13 Treasures
as if there were tears in her voice. “I don’t want to, but I don’t see any other way.”
    “But you love this house. I thought you’d never part with it.”
    “I do love this house—I always will. When she was born I had such dreams… how all this would be hers one day. But now… how can it be? How can I let Tanya inherit?”
    “Have you ever thought about telling her the truth?” Warwick asked.
    “How can I?” Florence was flustered now. “I’m a coward. I know I am. I was a coward then and I’m a coward now…”
    Footsteps neared the door. Tanya crept back to the stairs in stunned silence. She remembered once hearing a saying that eavesdroppers seldom heard any good of themselves, and it had proved right. She wished with all her heart that she had not heard what had been said, but now she knew she would never forget.
    She wasn’t welcome. She had pretty much guessed that anyway, but to hear it actually being said was a different thing altogether. There was no going back. It could never be unsaid. She was not wanted. She was a nuisance. An inconvenience. Her grandmother hated her. Hated her to the extent that she was willing to give up a house she loved rather than see her only granddaughter inherit.
    The landing was silent as she made her way upstairs, her walk forgotten. Even the lodgers in the grandfather clock did not utter their usual insults. Above, on the second floor, she could hear Amos pacing, as he often did at that time of day. She shut herself in her room and lay down.
    Her head swam with her grandmother’s words. She hugged her knees to her chest, trying to squash the sickening feeling away, but it remained, along with the haunted sensation she had brought back with her from the two rooms she and Fabian had seen.
    Lifting her wrist, she studied the bracelet miserably, wondering why her grandmother had given it to her if she disliked her so. She remembered her grandmother’s words about the belief that charms such as these would offer protection. In turn, she studied them, imagining that each had a story to tell about its original owner, and allowed her to glimpse through a window into the past.
    Tanya picked through them one by one. Some were easy enough to make associations with; a heart for love, and a ring for marriage. A key for home, or security, perhaps. A mask… a love of the theater? Most were odd and a little unsettling, a sword and a dagger among them. And one made Tanya’s throat constrict as though a strand of the manor’s ivy had snaked around it: a tiny, engraved cauldron, for which there was only one association she could think of: witchcraft.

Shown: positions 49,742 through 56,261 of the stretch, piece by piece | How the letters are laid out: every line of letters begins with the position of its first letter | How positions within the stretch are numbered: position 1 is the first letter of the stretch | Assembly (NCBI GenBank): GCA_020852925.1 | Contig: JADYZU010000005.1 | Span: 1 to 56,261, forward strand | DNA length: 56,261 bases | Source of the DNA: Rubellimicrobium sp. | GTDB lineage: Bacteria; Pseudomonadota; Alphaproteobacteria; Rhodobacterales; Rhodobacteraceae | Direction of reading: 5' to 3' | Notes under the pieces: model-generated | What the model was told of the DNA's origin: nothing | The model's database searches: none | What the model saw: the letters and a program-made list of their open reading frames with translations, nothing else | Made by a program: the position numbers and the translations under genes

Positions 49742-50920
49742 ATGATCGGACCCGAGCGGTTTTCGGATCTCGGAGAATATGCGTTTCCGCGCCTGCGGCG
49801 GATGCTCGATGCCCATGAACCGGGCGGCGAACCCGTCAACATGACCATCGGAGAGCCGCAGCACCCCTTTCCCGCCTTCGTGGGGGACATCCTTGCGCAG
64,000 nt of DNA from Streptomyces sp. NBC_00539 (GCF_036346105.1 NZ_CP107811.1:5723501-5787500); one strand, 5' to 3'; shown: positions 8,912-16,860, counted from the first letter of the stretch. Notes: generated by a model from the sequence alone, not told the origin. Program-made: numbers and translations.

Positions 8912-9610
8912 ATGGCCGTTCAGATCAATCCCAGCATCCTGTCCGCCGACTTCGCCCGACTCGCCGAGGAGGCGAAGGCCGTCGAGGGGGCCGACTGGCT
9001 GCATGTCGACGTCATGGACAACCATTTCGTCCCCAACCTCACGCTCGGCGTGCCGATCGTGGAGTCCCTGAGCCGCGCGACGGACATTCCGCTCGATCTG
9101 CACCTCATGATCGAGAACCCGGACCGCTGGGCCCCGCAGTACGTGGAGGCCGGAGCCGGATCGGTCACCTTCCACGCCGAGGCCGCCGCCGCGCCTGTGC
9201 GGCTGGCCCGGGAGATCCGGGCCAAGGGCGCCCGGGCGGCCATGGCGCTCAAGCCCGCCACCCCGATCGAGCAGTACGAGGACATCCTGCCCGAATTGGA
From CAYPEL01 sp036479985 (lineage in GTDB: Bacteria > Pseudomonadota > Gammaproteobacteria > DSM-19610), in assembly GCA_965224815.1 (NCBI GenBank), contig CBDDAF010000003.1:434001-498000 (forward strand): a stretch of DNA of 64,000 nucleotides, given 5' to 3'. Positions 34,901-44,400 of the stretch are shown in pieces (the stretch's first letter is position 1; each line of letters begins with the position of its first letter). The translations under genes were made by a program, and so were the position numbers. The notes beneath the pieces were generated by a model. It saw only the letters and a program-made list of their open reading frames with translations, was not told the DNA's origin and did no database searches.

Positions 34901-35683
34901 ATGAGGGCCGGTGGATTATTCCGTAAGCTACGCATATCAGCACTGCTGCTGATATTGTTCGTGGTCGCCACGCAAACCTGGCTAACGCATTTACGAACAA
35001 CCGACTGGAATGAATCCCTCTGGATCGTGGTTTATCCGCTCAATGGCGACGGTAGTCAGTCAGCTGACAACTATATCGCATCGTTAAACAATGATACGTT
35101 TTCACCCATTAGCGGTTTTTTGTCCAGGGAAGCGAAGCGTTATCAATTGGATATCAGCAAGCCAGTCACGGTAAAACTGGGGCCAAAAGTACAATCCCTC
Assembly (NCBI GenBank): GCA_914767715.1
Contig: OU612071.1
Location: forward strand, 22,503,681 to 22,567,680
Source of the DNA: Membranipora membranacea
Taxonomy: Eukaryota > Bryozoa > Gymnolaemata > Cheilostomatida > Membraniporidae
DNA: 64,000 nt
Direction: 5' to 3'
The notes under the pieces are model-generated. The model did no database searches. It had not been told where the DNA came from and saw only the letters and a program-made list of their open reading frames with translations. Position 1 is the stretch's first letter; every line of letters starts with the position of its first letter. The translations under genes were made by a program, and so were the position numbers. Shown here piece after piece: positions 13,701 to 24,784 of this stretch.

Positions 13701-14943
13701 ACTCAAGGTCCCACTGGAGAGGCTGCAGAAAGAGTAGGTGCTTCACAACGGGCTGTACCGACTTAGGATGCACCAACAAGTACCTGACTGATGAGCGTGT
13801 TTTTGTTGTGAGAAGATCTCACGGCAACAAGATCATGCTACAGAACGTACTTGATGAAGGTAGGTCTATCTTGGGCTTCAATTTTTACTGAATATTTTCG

Whatever the mysteries behind the bracelet, there was one thing Tanya was certain of: that it could not have granted Elizabeth Elvesden any protection or luck at all.

     
    At dinner, Tanya ate with a good appetite that was unexpected given the events of the day. Afterward, her grandmother transferred the plates to the sink and replaced them with a huge basin of fresh strawberries and a jug of thick cream.
    “Oh,” Warwick groaned, prodding his stomach but eyeing the strawberries longingly. “I couldn’t eat another thing.”
    “Nonsense,” said Florence. She set a bowl of strawberries in front of him and ladled cream over them.
    Out of the corner of her eye Tanya noticed the lid to the tea caddy lifting, and then the wizened little brownie that lived there peered out. His screwed-up face was like a walnut, half hidden beneath a pile of shaggy, matted hair. The clattering of the dishes had woken him. He shot a disgruntled look in Tanya’s direction, then leaned over and stirred the contents of the sugar pot with his cane before vanishing back into the tea caddy.
    To Tanya’s dismay, Florence then turned and reached for the sugar, sprinkling some on her strawberries and cream before passing it around the table. Tanya immediately handed it to Fabian. There was no way she was using it after the brownie had touched it—and no

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